Bill King is a jazz renaissance man! He’s the co-founder and editor of the increasingly popular and informative EjazzNews.com website and noted jazz photojournalist. Moreover, he’s an accomplished keyboardist and composer who possesses a wide-ranging music vernacular, evidenced here on this largely, smoking studio set.
The album is centered upon King’s homage to time-honored soul-jazz pioneers, Cannonball Adderley, Ramsey Lewis, Eddie Palmieri and others. No doubt, it’s all about that very special groove within the core jazz idiom. Recorded in Canada, King leads a sextet that conveys an overriding sense of buoyancy amid the variable cadences and stylizations explored here. Yet, this isn’t an ensemble that attempts to mimic the courses previously traversed, especially when we consider that King solely penned eleven tracks to complement one group-based composition.
They execute Latin jazz, funky jazz, high-impact modern jazz and gently walking struts to complement a few sprightly cosmic meltdowns along the way. Sure enough, the band implements a toe-tapping and finger-snapping program, spiced up with King’s fluent B-3 organ and acoustic piano voicings. Otherwise, the musicians do indeed ring up notions of the greats cited above, although they inject a personalized spin into the grand schema.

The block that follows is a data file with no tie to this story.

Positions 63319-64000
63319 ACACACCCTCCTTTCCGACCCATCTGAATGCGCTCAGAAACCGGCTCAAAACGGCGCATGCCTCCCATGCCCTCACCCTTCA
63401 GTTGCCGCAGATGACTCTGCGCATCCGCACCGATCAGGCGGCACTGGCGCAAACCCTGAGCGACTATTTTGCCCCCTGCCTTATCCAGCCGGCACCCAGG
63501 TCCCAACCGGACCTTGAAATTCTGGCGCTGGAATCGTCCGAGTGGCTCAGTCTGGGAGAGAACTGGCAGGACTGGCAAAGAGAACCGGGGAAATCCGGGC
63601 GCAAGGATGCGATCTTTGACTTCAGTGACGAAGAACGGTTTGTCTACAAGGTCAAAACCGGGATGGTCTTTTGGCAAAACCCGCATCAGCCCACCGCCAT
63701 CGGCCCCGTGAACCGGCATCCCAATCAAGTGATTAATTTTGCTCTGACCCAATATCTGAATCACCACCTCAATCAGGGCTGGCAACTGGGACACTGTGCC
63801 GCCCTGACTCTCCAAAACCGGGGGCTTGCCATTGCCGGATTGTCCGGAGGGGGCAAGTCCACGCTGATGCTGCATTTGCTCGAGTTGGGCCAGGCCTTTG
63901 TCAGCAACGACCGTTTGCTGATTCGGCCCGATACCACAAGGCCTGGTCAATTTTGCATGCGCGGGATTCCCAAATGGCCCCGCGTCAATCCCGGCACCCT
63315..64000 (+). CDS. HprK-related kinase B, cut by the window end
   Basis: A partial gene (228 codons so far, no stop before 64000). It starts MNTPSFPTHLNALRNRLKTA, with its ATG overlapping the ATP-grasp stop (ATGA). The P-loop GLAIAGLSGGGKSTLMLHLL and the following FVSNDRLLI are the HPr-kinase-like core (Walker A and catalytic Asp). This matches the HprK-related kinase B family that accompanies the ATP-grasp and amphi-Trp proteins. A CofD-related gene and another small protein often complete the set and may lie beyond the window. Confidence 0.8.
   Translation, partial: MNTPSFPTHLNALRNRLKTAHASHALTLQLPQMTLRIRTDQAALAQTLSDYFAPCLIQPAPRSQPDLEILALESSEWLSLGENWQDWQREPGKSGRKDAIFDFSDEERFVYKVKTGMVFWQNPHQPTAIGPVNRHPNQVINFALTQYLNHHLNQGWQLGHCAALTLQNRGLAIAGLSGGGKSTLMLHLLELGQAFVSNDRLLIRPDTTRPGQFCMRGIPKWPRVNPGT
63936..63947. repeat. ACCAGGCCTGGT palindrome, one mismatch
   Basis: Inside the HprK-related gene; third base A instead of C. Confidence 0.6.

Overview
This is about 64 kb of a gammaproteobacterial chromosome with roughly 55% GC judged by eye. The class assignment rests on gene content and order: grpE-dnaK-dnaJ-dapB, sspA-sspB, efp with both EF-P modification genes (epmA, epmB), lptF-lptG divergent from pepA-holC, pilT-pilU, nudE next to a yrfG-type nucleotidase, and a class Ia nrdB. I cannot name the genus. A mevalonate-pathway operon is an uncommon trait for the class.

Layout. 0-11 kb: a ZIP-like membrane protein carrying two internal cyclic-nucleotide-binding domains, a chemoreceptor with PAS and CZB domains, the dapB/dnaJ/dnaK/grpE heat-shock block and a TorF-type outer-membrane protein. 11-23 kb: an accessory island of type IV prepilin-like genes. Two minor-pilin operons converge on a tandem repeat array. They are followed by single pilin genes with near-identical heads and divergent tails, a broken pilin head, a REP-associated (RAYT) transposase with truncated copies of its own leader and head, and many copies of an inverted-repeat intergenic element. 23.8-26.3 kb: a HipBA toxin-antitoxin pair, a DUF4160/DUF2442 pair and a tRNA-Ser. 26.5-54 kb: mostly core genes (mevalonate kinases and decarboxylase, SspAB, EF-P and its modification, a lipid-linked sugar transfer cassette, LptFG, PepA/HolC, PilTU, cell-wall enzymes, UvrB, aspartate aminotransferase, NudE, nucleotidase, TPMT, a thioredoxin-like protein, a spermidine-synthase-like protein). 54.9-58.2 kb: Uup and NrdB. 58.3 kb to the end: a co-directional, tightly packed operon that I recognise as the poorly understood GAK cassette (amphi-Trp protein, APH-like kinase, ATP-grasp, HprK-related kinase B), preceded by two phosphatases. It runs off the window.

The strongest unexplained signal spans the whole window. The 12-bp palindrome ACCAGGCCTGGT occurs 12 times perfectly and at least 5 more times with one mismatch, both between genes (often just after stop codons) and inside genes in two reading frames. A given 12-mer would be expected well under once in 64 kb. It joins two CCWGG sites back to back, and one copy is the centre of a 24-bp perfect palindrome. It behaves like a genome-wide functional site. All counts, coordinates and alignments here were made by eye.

Listen to the gospel-blues drenched piece "The Wake," where the hornists’ warm choruses enamor a sublime melody and melodically rich primary theme. And on "Kobe," I detected a few nods to keyboard great Herbie Hancock’s grooving straight-four classic, "Cantaloupe Island." Simply stated, this an irrefutably enjoyable album that beckons repeated listens. As King and his crew combine laudable chops with a focused methodology. More importantly, they’re not merely playing for themselves: that notion alone comes at you from the get-go. In sum, it’s a highly-charged endeavor, all executed with a modernist-like flair.